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Maria Fedotova

At age 24, Maria Fedotova has already found her place in art, because she started looking for it at the age of 6. She tried her hands at sculpture and leatherwork, but finally realized that her true passion was painting - expressing her vivid emotions on the canvas, being alone with her subconscious.

Maria, please, tell us where such an imaginative nature as you was born?

- I was born in St. Petersburg on May 26, 1995. Our city is a unique place where creativity is a matter of course. Historical architecture, exhibitions and festivals, a special spirit - all these contribute to cultural development. It's impossible not to like St. Petersburg, everyone marvels at it.

- Right, in such a large city, you have a great choice of where and what to learn. Where did you learn the basics of painting?

- As long as I can remember myself, since I was a child, I have always enjoyed painting and other forms of art. At the age of 6, I started taking painting and clay modeling classes in a local Children and Youth Center. Later I became interested in making genuine leather goods, participated in children's art contests. In 2012, I graduated from school and was enrolled at St. Petersburg Fashion College to study Costume Design, where I liked painting more than sewing.

- Your paintings are so bright, full of quaint signs. What artistic movements inspire you? What trends in art do you feel positive about?

- I love abstractionism. Its main idea is freedom of expression, no proportions, no real objects. The chaotic way of conveying thoughts, feelings, and emotions dominates there. I like it how artists play with shape and texture in surrealism. I am also fond of modernism and contemporary art with their complex geometry and plain colors, contrasts and graphic lines. I like painting from nature and watch the street art developing.

- Do you have any favorite artists whose works particularly resonate with you?

- There are many contemporary artists whose work I like, but I cannot single out one. Great masters of the past years are Kandinsky, Dali, and Picasso. I share their idea of mixing everything. I advocate the synthesis of arts and artistic movements.

- If we talk about your adolescence, were there any events that really influenced your becoming an artist? Could you share any of them with us?

- I can't remember any joyful moment that influenced my artistic career. But I can clearly remember the day when I, being terribly depressed, turned to a friend of mine who was engaged in art therapy, and she advised me to pour out my emotions on paper. Then I transferred my inner "darkness" to a sheet of paper, and after that bright colors came - light green color of the meadow, four orange suns enclosed in golden circles. This helped me to break free of the state of anguish, taught me to listen to myself and reflect my inner world on the canvas.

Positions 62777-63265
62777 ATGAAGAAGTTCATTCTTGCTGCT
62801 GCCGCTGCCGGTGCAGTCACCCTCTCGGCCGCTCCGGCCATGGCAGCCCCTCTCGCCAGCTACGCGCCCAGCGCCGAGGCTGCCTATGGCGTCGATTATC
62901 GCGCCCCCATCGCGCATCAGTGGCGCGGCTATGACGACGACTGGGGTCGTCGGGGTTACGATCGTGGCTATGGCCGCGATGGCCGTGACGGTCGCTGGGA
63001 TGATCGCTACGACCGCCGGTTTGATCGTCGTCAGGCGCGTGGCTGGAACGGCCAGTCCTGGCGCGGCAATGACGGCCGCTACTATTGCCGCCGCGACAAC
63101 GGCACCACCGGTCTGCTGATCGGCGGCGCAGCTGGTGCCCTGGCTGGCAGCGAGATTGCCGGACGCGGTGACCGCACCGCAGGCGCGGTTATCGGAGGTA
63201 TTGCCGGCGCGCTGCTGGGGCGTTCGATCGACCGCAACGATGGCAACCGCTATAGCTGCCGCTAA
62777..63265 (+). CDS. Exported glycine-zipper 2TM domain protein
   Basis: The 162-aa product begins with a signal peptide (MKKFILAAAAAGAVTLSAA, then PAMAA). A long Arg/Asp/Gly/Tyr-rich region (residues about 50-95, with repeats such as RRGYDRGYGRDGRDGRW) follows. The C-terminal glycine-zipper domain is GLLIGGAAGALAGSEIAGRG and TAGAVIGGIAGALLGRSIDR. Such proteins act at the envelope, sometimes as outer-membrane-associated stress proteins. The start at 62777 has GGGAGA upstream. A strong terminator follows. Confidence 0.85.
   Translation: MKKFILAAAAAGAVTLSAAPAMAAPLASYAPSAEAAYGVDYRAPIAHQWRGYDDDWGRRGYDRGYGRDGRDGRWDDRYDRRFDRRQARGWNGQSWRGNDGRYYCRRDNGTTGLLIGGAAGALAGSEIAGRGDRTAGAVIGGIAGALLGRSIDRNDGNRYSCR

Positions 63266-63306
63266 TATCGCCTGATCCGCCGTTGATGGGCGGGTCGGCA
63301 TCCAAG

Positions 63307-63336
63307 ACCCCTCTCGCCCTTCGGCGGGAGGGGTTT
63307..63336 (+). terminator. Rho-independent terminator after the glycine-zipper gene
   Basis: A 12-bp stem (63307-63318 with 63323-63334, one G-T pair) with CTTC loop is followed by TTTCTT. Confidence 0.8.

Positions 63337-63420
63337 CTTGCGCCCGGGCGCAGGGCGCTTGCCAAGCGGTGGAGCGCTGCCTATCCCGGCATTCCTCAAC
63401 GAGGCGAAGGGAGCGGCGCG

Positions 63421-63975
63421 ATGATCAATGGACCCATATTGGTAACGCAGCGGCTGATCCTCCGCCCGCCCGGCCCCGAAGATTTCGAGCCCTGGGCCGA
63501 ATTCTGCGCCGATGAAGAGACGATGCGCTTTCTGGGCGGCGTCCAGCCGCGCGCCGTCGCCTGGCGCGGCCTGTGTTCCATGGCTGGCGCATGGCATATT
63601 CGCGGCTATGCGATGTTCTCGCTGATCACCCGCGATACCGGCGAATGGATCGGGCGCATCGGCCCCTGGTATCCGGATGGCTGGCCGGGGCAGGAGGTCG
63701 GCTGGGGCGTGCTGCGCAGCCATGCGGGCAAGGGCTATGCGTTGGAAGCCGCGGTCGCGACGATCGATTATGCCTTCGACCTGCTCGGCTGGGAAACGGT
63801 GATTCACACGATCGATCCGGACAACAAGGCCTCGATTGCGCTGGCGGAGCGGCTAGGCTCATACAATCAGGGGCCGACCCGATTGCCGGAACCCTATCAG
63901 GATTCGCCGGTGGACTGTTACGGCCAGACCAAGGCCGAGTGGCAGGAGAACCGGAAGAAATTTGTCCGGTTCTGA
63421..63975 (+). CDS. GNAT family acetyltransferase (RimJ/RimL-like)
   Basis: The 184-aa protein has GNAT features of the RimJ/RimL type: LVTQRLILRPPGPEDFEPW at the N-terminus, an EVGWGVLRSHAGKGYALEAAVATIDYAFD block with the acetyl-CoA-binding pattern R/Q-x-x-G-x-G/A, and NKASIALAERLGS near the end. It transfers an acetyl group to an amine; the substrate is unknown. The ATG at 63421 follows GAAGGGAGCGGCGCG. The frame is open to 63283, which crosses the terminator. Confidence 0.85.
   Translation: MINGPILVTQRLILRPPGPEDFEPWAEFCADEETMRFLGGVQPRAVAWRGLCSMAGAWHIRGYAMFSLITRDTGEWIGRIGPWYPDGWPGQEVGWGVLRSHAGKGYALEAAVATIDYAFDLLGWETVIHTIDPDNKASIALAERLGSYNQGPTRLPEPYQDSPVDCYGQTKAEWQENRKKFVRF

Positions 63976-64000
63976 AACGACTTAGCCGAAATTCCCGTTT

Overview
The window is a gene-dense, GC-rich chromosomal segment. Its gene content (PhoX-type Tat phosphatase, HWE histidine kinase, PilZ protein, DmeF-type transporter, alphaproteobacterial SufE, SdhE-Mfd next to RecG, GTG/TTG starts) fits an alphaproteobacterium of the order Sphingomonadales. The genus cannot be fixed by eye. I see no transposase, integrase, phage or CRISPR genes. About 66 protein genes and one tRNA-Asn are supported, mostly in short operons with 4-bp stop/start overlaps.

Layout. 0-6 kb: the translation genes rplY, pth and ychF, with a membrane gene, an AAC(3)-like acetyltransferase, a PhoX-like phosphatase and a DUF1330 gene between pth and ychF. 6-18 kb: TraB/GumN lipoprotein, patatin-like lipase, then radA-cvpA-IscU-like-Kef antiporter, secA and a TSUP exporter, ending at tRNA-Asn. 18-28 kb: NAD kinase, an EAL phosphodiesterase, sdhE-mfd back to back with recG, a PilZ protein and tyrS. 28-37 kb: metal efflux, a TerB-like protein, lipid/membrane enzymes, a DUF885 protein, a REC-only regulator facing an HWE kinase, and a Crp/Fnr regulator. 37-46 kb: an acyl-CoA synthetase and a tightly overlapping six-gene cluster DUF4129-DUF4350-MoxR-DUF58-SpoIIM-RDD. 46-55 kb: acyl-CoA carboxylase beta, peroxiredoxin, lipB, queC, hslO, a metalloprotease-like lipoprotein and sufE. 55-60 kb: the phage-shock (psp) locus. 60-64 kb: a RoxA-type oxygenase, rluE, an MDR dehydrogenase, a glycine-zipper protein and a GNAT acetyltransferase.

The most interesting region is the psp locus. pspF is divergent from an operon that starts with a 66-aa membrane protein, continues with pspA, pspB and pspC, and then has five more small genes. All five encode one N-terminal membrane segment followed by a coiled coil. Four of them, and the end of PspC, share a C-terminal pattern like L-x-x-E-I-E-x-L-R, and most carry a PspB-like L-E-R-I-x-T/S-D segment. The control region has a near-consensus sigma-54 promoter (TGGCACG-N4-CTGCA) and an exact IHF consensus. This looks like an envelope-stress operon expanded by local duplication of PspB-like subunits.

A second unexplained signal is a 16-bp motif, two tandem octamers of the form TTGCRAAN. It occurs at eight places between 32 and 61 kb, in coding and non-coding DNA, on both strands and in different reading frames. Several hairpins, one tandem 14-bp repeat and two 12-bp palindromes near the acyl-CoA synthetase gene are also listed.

- Imagine for a moment that you have not found yourself in art, got disappointed at it or left it as a hobby. What could your job be?

- It's hard to say...but another passion of mine is traveling. Traveling opens new horizons and inspires. When traveling, a person changes. Meeting other people, he has an opportunity to look at himself from a different side. You can start exploring the world from your hometown and your country. We are often not even aware of how many different peoples have influenced the culture and architecture of our homelands and our way of life.

- Imagine you have met an artist who ever lived on the Earth or lives nowadays, who is close to you, and who you would like to learn from or even work with. Who would this person be?

- I think it would be interesting for me to work with Kandinsky. He not only created paintings in which music seemed to come to life. In his works he used vigorous colors and pasty strokes with a pronounced direction to create a sense of movement, boiling energy. Yes, I would like to understand his art better in person, to learn something from him.

- Have you ever stopped painting? You have been engaged in it since you were a child, and perhaps you had breaks during your artistic career?

- Twice, maybe three times. I think that everyone needs a break from time to time, and, of course, in creative activity. After all, an artist needs to gain strength, find inspiration, take a break from their creative work and enjoy themselves somewhere on the seashore. When a person rests in body and mind from his routine, then any work will bring him great joy. On the contrary, if you do creative activities every day, it then becomes tiresome and ordinary, and it is when the Muse does not come.

- How do you see your future as an artist?

- Over the past five years, I realized that I do not think about what I want to paint, but trust my feelings, going deep into myself, into the subconscious, deriving my inner energy and strength, and thus making room for new emotions and achievements.

I would like to create large paintings on various surfaces, making them three-dimensional, creating relief and structure, applying various modern techniques, and those that come to me from the universe.

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